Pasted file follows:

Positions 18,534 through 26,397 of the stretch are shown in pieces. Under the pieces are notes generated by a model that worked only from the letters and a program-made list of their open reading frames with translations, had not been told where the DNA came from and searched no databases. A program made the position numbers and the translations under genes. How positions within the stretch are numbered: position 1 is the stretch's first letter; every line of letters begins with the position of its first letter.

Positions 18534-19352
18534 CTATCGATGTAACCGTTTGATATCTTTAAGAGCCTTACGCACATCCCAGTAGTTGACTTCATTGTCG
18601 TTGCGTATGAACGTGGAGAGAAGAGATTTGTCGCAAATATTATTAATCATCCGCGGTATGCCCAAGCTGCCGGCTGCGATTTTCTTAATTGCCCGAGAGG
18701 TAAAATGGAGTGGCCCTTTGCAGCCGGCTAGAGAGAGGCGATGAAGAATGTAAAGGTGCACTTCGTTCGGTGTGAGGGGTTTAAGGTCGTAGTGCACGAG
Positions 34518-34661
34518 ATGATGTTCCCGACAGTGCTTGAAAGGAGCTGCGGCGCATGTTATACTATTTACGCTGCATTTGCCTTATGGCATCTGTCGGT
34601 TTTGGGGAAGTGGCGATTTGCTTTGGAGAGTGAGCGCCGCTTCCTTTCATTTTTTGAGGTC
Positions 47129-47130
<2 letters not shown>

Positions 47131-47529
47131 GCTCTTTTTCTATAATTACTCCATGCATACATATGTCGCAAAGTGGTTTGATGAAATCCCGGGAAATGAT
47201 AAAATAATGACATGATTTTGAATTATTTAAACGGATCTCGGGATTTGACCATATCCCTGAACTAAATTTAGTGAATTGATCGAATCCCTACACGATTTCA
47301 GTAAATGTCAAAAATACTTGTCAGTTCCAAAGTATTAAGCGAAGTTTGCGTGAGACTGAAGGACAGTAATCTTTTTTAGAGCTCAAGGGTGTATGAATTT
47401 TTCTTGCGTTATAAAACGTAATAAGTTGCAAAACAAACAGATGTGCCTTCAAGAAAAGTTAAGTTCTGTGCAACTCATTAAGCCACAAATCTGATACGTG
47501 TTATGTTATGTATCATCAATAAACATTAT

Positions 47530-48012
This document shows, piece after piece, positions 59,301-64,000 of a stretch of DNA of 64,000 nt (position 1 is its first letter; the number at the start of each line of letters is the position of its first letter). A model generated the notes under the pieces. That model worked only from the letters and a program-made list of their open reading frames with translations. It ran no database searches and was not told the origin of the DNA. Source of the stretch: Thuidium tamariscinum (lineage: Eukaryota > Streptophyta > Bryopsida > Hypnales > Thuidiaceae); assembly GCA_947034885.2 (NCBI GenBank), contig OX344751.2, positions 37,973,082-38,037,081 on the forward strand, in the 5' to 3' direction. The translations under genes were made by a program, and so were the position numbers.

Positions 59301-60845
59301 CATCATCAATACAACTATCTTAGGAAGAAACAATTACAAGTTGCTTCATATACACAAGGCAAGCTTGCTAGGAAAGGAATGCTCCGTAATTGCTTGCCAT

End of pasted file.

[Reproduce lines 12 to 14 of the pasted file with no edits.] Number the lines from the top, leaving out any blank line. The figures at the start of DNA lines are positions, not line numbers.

47131 GCTCTTTTTCTATAATTACTCCATGCATACATATGTCGCAAAGTGGTTTGATGAAATCCCGGGAAATGAT
47201 AAAATAATGACATGATTTTGAATTATTTAAACGGATCTCGGGATTTGACCATATCCCTGAACTAAATTTAGTGAATTGATCGAATCCCTACACGATTTCA
47301 GTAAATGTCAAAAATACTTGTCAGTTCCAAAGTATTAAGCGAAGTTTGCGTGAGACTGAAGGACAGTAATCTTTTTTAGAGCTCAAGGGTGTATGAATTT